Publicaties over afa-algen.

De Afa-alg is een blauwalg. Veel soorten blauwalgen zijn toxisch maar lang niet alle blauwalgen. De Afa-alg en bijvoorbeeld ook de Spirulina-alg zijn goede voorbeelden van blauwalgen met bijzondere eigenschappen. De Spirulina-alg wordt tegenwoordig voornamelijk in kunstmatig in grote bakken gekweekt zoals groente in kassen.
De Afa-alg in het Klamathmeer wordt echter alleen in de natuur geoogst in het najaar. Deze Afa-alg moet hele barre omstandigheden overleven.
In de winter sterft het grootste deel af doordat het meer met ijs en sneeuw is bedekt. Daarnaast heeft het water een hoge Ph-waarde ( soda-achtig water) wat het bestaan van leven extra moeilijk maakt omdat dat extra aanpassing vraagt.. Daarom kan alleen de Afa-alg zich als cultuur zich in het meer handhaven. De Afa-alg blijkt in de praktijk vooral een hele goede ondersteuning voor het zenuwstelsel en de hersenen te zijn. Sommige gebruikers van Afa-algen zijn zo enthousiast dat ze lyrisch worden over de verbeteringen in hun functioneren.

Toen de Afa-alg in de praktijk het ziektebeeld ADHD, waarbij het geneesmiddel Ritalin wordt toegepast, gunstig bleek te beinvloeden barsten vertegenwoordigers van de geneesmiddelenindustrie los in een campagne om de de Afa-alg te bestrijden door de toxische eigenschappen van blauwalgen naar voren te brengen. Dit ging zelfs zover dat de de Duitse arts Dr Stollhof, een Ritalin-aanhangster, een boete van  DM 25000,00 moest betalen als zij haar bewering dat afa-algen gevaarlijk zijn voor hersenen en lever niet uit de publiciteit wilde halen. 
Er werd hier totaal voorbij gegaan aan het feit dat niet alle blauwalgen gevaarlijk zijn en ook aan het feit dat de omstandigheden en de plaats waar waar afa-alg groeit zijn kwaliteit beinvloed. Uitgebreid onderzoek van de Afa-alg uit het Klamathmeer heeft aangetoond dat alle beschuldigende beweringen op onwaarheden berusten.

Onderzoek naar de kwaliteit van Afa-algen

Klamath Lake Algae - Review of the literature regarding neurotoxicity 

Christian Drapeau, MSc. 
Desert Lake Technologies, Klamath Falls, Oregon

Aphanizomenon flos-aquae (Aph. flos-aquae) is a filamentous blue-green algal species harvested each summer from Upper Klamath Lake in Klamath Falls, Oregon. Aph. flos-aquae has been sold as a nutritional food supplement for nearly 20 years. It is known to be rich in certain vitamins (B12, carotenoids, K) and in trace minerals. The nutritional benefits of Aph. flos-aquae have been appreciated by over a million consumers, many of whom reported increased energy levels, heightened mental clarity, improved memory and recall, and an overall feeling of well-being. 

Aph. flos-aquae from Upper Klamath Lake
To appreciate Aph. flos-aquae from Klamath Lake, it is important to consider the unique ecosystem in which this alga "blooms." Upper Klamath Lake, which covers approximately 325 km2, has the greatest surface area of any natural water body in Oregon (Gearheart et al. 1995). Numerous springs charged with water filtered through miles of nutrient-rich volcanic soils on the flanks of the Cascade mountains (Gearheart et al. 1995), and six major tributaries, contribute 90% of the annual inflow to the lake (1,527,600 mean acre-feet (1929-1993); Gearheart et al. 1995). Overall, Upper Klamath Lake is described as a very productive eutrophic lake that is marked by high levels of available nutrients and plant life. It is this wealth of nutrients that allows Aph. flos-aquae to grow in such abundance in the wild. Upper Klamath Lake is one of only a few ecosystems which supports the recurrent growth of Aph. flos-aquae in such abundance.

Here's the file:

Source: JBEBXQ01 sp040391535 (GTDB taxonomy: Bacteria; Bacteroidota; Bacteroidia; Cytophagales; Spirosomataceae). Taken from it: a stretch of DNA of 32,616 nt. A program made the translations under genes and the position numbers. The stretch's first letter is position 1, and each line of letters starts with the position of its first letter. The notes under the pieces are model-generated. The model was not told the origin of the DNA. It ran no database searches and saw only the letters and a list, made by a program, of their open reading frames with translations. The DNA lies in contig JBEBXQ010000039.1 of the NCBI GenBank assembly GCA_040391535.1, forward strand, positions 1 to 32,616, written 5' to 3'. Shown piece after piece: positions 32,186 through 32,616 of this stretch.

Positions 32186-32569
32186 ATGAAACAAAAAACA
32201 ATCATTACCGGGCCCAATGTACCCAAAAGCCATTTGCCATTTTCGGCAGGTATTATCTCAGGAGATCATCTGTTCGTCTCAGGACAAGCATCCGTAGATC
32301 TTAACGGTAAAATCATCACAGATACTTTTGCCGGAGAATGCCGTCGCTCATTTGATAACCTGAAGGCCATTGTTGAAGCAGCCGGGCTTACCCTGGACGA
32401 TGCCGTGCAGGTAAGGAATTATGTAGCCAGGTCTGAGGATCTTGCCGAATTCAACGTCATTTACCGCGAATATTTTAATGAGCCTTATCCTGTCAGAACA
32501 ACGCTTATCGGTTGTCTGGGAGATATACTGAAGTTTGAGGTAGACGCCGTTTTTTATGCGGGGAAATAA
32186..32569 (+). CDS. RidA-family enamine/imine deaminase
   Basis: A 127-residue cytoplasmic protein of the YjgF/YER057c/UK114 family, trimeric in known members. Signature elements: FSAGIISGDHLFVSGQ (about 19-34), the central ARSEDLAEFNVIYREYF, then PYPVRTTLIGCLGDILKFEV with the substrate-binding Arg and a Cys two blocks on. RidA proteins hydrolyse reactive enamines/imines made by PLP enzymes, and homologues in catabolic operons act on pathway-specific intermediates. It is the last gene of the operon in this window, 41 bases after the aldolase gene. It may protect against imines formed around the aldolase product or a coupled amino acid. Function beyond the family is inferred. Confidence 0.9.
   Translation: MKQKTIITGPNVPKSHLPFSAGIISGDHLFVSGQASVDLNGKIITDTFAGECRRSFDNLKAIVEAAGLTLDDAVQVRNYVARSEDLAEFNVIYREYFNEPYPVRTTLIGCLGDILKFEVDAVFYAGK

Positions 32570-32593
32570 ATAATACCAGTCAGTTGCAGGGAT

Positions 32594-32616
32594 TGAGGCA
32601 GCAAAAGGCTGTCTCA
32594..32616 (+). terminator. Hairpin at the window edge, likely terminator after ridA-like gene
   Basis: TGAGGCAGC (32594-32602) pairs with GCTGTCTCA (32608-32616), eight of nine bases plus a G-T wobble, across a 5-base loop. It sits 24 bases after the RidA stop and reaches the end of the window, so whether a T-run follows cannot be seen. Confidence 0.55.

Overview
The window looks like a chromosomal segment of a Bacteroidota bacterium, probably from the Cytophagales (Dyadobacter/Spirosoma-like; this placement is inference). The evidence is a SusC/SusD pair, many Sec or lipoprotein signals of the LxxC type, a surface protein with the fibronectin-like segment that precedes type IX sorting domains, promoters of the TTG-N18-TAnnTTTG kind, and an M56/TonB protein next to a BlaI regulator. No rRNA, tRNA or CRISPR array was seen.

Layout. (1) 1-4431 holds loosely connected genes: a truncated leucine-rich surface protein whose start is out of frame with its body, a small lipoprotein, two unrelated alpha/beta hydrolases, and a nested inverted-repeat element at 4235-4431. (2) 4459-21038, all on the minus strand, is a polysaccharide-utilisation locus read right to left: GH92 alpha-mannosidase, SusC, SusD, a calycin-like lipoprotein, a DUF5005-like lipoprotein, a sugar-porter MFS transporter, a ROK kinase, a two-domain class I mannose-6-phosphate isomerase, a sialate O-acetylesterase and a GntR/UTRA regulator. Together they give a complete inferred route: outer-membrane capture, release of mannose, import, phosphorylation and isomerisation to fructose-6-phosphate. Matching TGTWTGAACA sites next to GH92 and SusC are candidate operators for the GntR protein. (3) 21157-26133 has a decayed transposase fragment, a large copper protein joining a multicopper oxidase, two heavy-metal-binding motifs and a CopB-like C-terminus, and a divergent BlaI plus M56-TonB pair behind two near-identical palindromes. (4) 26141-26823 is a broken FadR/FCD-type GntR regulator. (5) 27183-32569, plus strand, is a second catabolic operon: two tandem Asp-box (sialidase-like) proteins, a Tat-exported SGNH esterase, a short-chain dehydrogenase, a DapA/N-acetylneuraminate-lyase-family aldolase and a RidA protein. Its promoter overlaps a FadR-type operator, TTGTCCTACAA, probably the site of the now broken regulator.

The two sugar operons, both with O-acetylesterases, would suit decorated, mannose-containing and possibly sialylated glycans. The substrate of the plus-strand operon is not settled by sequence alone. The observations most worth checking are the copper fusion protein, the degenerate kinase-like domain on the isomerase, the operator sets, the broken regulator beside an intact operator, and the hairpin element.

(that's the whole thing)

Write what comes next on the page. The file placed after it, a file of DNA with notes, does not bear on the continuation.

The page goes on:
Upper Klamath Lake has sometimes been referred to as polluted because of the lake's incredible bounty of Aph. flos-aquae. The most observable influence of this blue green algae is the change in the chemical properties of the water around the blooming algal masses, namely dissolved oxygen, pH and ammonia. Given summer conditions and a large algal bloom, water chemistry can change drastically and these parameters can reach levels that can directly impact fish species (Monda and Saiki, 1993). Fish will congregate near inflow areas of better water quality, yet their density and stressed condition renders them susceptible to outbreaks of disease and die-offs. In Upper Klamath Lake such fish kills (1971, 1986, 1995) are generally attributed to outbreaks of "Columnaris" disease (Logan and Markle, 1993). These outbreaks have been common in fish hatcheries under crowded, high temperature conditions (Piper et al. 1982). Such impact on the survival of fish has led people unaware of this natural chemistry to state that Klamath Lake is polluted. Various testing for pesticides, petro-chemicals and other contaminants over the past 10 years failed to reveal the presence of any such contaminants. 

Aph. flos-aquae and the issue of neurotoxicity
A few reports of neurotoxicity in the scientific literature have raised unwarranted concern. Aside from these reports, nearly ten years of regular testing (more than 300 samples tested) has failed to reveal the presence of any neurotoxins. In the late 1990's two lawsuits were filed against companies harvesting from Klamath Lake for neurotoxicity. Both cases were dismissed after considerable effort to detect neurotoxins proved unsuccessful. Finally, a study recently published used genetic technologies to determine that the previous reports of neurotoxicity associated with Aph. flos aquae had misidentified the algal species and the toxic algal samples were not Aph. flos aquae but a species of Anabaena. Below is a brief and more detailed account of the evolution of the scientific data regarding the neurotoxicity of Aph. flos aquae.